As the star at the holiday table or the perfect partner to a dark chocolate dessert, cranberries have made a mark on our cuisine with their flavor and nutrition. Indeed, the production of this tart berry has taken off in Quebec in the past decade. Although we might be familiar with how strawberries, raspberries, and blueberries are grown, cranberry production is still a mystery to many. Let’s take a look at where they come from.
The myth of the aquatic plant
Cranberries are mistakenly thought to be an aquatic plant, when in fact they grow on land and require no more water than your lawn! So why do we so often see farmers wading up to their knees in pools of cranberries? Because cranberries do something unlike any other small berry when put in water: they float! Water is used only for harvesting, not ripening, so the fields are flooded only for a few days during the harvest period. This is an essential technique used by our cranberry farmers come harvest time!
Flooding for a better harvest
Cranberries are not picked by hand. That’s because there’s a much more efficient method to harvest the fruit: flooding the fields. After submerging the cranberry bushes, a special machine loosens all the berries, which float to the surface. The water level is then increased further, allowing the floating berries to be pushed to one end of the basin using a tool called a “boom”. From there, the cranberries are sucked into a pump and loaded onto trucks to be transported to a sorting and cleaning facility. Finally, they are sent to another location for packaging or processing. At Patience Fruit & Co, all of these steps are done right here in the Centre-du-Québec region.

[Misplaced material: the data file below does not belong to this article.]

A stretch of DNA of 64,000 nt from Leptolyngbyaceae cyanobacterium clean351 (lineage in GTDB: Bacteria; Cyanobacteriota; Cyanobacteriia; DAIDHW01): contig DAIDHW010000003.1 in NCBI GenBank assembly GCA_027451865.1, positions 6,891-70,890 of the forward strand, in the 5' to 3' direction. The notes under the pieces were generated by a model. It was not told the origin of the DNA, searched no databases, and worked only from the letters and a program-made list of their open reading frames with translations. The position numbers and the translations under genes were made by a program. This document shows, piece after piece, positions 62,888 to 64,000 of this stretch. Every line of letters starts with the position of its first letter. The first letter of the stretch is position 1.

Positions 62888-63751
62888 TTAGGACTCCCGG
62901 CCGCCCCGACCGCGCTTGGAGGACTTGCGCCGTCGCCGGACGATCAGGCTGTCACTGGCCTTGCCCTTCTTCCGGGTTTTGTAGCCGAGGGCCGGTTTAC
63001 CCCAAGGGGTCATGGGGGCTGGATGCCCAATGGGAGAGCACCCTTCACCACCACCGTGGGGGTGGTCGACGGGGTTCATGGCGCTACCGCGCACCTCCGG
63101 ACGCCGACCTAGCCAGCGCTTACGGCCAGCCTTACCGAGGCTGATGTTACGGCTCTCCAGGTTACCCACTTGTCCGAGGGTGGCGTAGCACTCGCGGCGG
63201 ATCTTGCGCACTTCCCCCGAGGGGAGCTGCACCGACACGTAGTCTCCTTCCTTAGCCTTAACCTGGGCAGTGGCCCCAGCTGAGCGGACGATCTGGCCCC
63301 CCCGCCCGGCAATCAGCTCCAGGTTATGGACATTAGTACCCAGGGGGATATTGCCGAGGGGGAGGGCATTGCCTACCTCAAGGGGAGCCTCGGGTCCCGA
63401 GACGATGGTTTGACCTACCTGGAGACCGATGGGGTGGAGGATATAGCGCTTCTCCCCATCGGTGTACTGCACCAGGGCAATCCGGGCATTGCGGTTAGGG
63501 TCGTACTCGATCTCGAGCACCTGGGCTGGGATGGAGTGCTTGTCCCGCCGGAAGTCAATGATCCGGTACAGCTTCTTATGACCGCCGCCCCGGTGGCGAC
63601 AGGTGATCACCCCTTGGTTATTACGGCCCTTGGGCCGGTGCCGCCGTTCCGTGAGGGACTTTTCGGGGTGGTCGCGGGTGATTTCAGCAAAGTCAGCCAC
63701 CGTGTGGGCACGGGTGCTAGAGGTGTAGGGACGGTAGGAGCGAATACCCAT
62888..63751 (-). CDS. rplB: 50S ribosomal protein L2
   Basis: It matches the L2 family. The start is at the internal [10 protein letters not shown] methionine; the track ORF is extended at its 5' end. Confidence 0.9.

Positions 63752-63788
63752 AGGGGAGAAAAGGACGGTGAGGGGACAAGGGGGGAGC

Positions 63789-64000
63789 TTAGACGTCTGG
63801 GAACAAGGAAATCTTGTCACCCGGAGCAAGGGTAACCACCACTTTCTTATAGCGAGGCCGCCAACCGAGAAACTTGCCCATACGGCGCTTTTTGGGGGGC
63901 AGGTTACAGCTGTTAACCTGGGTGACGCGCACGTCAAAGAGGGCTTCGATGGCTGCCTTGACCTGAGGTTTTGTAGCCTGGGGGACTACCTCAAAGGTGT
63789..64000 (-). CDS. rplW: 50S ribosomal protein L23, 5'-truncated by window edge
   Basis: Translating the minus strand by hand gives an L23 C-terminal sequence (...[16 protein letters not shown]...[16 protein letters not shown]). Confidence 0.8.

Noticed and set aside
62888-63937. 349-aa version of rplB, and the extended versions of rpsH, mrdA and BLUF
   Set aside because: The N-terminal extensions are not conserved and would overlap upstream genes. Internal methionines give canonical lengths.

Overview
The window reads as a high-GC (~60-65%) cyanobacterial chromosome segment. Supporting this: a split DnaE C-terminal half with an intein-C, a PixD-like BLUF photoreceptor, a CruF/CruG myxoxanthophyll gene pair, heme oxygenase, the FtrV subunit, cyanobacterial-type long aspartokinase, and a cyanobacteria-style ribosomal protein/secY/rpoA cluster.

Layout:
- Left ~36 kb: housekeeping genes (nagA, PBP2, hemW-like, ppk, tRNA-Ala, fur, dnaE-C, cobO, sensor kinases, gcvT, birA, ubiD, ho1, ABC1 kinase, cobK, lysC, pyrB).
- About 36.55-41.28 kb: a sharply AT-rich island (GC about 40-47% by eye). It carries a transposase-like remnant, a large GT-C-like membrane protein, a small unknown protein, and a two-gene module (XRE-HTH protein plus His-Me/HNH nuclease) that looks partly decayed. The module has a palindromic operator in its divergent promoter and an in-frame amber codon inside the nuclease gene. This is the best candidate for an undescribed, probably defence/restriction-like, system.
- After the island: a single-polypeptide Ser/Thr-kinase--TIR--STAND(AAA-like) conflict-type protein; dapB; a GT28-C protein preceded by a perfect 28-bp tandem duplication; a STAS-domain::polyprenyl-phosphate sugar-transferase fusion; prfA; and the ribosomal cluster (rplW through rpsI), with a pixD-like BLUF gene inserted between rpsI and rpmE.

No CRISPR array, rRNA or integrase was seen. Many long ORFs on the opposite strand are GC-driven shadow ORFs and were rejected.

Cranberries need sandy soil with low pH and high drainage to achieve their full potential. They also love the sun! It’s best to plant cranberries early in the spring, when the temperature is still cool, as too much heat is detrimental while the plant is taking root. Given the sunlight and soil they need, cranberries will reward you with a nice berry harvest so why not make them a part of your garden?
Grow your own cranberries
There are a few simple steps you should follow to start your own miniature cranberry farm. First, note that fruit won’t appear before the third or fourth year of the plant’s life. Also, while cranberry bushes grows best in soil, you can also plant them in pots for pretty foliage.
- Mark out a 2 x 2 ft. square in your garden and dig a hole 8 to 12 in. deep.
- Use a mixture of equal parts peat moss and sand.
- In the early spring, plant your seedling, which should be between 1 and 3 years old.
- Water your garden when necessary: the soil should always be damp (without bogging, of course).
- Pick the berries in the fall once they’ve turned bright red!
- A 2 x 2 ft. plot should allow you to harvest 2.25 pounds of cranberries if you take good care of the plant.
You can find cranberry plants (the Latin name is vaccinium macrocarpon) in most nurseries. It’s a fun challenge for the experienced or even aspiring gardener!